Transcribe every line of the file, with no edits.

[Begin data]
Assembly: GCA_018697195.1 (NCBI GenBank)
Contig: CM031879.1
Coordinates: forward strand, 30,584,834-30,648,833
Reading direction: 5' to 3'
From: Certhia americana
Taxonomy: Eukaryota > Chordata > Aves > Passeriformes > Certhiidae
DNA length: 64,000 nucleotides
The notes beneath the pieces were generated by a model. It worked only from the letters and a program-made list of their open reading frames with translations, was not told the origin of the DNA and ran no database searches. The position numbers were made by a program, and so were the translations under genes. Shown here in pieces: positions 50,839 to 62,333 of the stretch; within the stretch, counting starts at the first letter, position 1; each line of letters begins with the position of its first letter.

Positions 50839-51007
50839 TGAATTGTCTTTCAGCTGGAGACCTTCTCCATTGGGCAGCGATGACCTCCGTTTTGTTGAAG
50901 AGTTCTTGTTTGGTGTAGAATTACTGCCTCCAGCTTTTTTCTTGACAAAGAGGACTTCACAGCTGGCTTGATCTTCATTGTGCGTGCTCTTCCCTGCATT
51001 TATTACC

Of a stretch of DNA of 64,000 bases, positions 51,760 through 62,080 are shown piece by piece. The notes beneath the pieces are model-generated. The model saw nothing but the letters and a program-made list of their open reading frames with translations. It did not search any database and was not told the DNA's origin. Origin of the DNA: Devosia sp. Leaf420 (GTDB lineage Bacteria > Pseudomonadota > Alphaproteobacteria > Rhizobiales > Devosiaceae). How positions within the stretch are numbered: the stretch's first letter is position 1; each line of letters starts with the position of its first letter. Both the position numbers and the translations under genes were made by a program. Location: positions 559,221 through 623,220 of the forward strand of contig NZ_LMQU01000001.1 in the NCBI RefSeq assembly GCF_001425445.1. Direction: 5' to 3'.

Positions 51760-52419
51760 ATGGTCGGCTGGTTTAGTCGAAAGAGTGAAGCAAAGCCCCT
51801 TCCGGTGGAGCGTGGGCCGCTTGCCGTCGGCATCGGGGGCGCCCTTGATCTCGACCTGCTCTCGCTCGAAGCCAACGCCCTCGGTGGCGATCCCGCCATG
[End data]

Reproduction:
Assembly: GCA_018697195.1 (NCBI GenBank)
Contig: CM031879.1
Coordinates: forward strand, 30,584,834-30,648,833
Reading direction: 5' to 3'
From: Certhia americana
Taxonomy: Eukaryota > Chordata > Aves > Passeriformes > Certhiidae
DNA length: 64,000 nucleotides
The notes beneath the pieces were generated by a model. It worked only from the letters and a program-made list of their open reading frames with translations, was not told the origin of the DNA and ran no database searches. The position numbers were made by a program, and so were the translations under genes. Shown here in pieces: positions 50,839 to 62,333 of the stretch; within the stretch, counting starts at the first letter, position 1; each line of letters begins with the position of its first letter.

Positions 50839-51007
50839 TGAATTGTCTTTCAGCTGGAGACCTTCTCCATTGGGCAGCGATGACCTCCGTTTTGTTGAAG
50901 AGTTCTTGTTTGGTGTAGAATTACTGCCTCCAGCTTTTTTCTTGACAAAGAGGACTTCACAGCTGGCTTGATCTTCATTGTGCGTGCTCTTCCCTGCATT
51001 TATTACC

Of a stretch of DNA of 64,000 bases, positions 51,760 through 62,080 are shown piece by piece. The notes beneath the pieces are model-generated. The model saw nothing but the letters and a program-made list of their open reading frames with translations. It did not search any database and was not told the DNA's origin. Origin of the DNA: Devosia sp. Leaf420 (GTDB lineage Bacteria > Pseudomonadota > Alphaproteobacteria > Rhizobiales > Devosiaceae). How positions within the stretch are numbered: the stretch's first letter is position 1; each line of letters starts with the position of its first letter. Both the position numbers and the translations under genes were made by a program. Location: positions 559,221 through 623,220 of the forward strand of contig NZ_LMQU01000001.1 in the NCBI RefSeq assembly GCF_001425445.1. Direction: 5' to 3'.

Positions 51760-52419
51760 ATGGTCGGCTGGTTTAGTCGAAAGAGTGAAGCAAAGCCCCT
51801 TCCGGTGGAGCGTGGGCCGCTTGCCGTCGGCATCGGGGGCGCCCTTGATCTCGACCTGCTCTCGCTCGAAGCCAACGCCCTCGGTGGCGATCCCGCCATG